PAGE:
Since an Amazon warehouse in Staten Island unionized earlier this year, the company has faced a growing movement by employees to unionize.
Amazon workers in California have petitioned to join the Amazon Labor Union, reports NPR. Meanwhile, a warehouse in Alabama is in the midst of the second round of votes, but a warehouse in Albany has voted against the union.
The Biden Administration has been an outspoken proponent of the ALU, publicly congratulating their victory and meeting with Christian Smalls, who led the unionization efforts.
While Amazon's anti-union efforts are no doubt a political act, the company is also funding nonprofits that oppose antitrust legislation, says CNBC. “The Independent Women’s Forum received [a $400,000] contribution from the e-commerce giant in 2021, the same year the group wrote columns speaking out against bills that could strengthen antitrust enforcement,” CNBC writes. Amazon is under global pressure from various governments looking to break up the tech giant's outsized hold on online retail.
The ongoing fight between labor and corporations doesn't seem to be ending in 2022, in fact, it seems to be picking up steam. As Amazon positions itself for a bigger fight, control of Congress in the midterms may further complicate this movement.
🎃 A Belated Halloween
October 31st may have passed and the holiday music may already be bumping (unfortunately) but we have to share one last slice of the spooky content cake.
Click below for a thread full of classic legal scares, add in your own, and give Matt (Head of Community/Chief Officer of 🐦 Law) a follow if you’re not already.
The days of the internal combustion engine are limited … at least in the European Union. Last week, legislation was agreed upon by the European bloc that would effectively ban CO2-emitting engines in all cars and vans beginning in 2035, and require a 50% reduction of emissions by 2030. “I am pleased that we reached an agreement with the Council on an ambitious revision of the targets,” Jan Huitema, a Dutch politician negotiating on behalf of the European Parliament, said in a press statement, notes The Verge. “This is crucial to reach climate neutrality by 2050 and make clean driving more affordable for our citizens.”
The plan is part of a larger push by the EU, one dubbed Fit 55, to cut the bloc's greenhouse emissions 55% by 2030.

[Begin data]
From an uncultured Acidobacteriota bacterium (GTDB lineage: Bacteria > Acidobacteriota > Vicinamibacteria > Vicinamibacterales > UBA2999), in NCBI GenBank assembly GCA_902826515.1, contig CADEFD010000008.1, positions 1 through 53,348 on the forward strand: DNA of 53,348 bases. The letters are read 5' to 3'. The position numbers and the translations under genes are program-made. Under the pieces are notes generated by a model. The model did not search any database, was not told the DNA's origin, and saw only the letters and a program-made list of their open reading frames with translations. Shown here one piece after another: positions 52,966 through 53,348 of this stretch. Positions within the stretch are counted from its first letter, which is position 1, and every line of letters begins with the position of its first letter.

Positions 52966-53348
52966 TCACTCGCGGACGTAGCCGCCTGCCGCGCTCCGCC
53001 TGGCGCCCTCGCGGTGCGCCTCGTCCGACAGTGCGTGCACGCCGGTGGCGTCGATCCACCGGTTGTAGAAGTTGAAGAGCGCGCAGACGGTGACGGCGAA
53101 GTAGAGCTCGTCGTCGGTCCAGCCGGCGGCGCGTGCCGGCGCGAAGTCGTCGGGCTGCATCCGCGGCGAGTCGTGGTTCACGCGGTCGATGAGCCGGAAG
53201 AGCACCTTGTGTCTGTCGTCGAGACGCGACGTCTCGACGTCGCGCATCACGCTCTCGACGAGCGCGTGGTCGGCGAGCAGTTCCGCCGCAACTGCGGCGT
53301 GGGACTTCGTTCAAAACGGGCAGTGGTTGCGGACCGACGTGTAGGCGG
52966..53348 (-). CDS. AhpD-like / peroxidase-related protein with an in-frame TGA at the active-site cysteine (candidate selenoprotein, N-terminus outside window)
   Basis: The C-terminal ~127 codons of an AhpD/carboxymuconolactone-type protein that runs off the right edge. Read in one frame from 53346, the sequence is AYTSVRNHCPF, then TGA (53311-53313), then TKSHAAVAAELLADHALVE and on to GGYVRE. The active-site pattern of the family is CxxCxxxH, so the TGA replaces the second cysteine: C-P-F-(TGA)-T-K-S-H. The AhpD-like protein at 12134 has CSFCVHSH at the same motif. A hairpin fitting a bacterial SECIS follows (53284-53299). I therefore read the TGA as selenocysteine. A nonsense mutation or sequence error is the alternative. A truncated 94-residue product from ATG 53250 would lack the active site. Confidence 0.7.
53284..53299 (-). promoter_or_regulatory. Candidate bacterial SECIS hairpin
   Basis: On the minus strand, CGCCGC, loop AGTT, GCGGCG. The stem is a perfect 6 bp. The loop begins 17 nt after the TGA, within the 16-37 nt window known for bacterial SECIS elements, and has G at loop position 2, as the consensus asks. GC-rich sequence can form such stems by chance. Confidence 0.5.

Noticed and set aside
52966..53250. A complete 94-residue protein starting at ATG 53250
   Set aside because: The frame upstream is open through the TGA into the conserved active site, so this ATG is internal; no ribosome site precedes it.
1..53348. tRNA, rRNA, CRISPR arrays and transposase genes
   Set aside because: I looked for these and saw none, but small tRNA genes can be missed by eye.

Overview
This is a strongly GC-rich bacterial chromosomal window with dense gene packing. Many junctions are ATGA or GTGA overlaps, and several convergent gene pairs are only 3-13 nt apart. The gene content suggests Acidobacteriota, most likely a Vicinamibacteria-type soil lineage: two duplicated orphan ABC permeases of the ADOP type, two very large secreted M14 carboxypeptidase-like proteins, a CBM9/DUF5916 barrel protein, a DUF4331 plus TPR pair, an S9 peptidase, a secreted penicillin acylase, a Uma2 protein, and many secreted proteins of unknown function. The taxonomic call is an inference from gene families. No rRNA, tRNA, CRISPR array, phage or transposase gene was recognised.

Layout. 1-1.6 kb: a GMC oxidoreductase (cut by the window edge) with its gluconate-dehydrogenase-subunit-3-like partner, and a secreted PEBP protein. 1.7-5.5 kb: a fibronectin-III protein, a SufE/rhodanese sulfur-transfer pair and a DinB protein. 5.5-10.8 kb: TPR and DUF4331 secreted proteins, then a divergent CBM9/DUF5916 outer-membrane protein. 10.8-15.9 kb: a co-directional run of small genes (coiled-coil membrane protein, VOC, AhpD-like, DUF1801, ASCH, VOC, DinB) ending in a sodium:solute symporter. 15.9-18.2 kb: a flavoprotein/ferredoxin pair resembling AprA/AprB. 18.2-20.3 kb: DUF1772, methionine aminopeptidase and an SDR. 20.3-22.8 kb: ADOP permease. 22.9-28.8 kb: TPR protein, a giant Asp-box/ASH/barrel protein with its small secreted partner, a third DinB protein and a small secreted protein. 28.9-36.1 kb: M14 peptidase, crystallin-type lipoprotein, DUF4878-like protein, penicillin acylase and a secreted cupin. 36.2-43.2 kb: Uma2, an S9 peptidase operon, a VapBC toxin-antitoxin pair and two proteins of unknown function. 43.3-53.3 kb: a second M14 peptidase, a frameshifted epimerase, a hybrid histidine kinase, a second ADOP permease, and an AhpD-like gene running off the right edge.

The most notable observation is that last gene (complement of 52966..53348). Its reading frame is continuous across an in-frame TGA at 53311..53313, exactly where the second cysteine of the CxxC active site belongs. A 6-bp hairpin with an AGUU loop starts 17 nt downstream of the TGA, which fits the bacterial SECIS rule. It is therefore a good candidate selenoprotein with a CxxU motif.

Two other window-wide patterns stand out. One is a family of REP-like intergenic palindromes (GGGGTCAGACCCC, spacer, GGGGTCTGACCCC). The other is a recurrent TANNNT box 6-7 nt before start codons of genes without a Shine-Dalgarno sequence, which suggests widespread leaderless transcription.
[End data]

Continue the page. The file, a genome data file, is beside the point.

Meanwhile, in the post-Brexit UK, plans to ban the sale of new internal combustion engine vehicles are set to 2030, and hybrid engines will no longer be sold come 2035, writes The Verge.
Ford and GM are looking to keep up with the changes. GM announced that “it will phase out the production of gas-powered cars by 2035,” says Yahoo Finance. “In contrast, Ford is taking a more cautious approach, saying it will continue producing gas-powered cars alongside electric cars.”
The California Plan
Back home in the US, California is looking to set the national standard for vehicles (a mantle it's traditionally held as it's the nation's largest economy and population center). In August, the California Air Resources Board voted to require any new car or truck sold in the state to be zero emissions beginning in 2035. According to the Smithsonian, states from Washington to Massachusetts and Virginia are already looking to adopt similar rules. “We think of the California regulation as the floor, and we’ve set a new ceiling of trying to get that done by 2030,” said Anna Lising, a senior climate advisor to Washington's governor.
Such decisions couldn't come faster, and it's great to see Ford and GM starting the (electric) engine on changing emissions standards. The only party who may be opposed to such a speedy transition is Big Oil — which is busy making record profits.
Weenie Roast: One of Lawtrades's very own (guess who?) shares a Halloween tale of wearing a costume to work. As Above The Law details, the festive attitude wasn't matched by all.
Deadman's Court: Does Mark Twain's ghost have to honor the publishing deals his former living self made? Can you break your lease because the building is haunted? One Legal has all your Halloween-themed court cases. So does our Twitter.
Here’s a short from last week.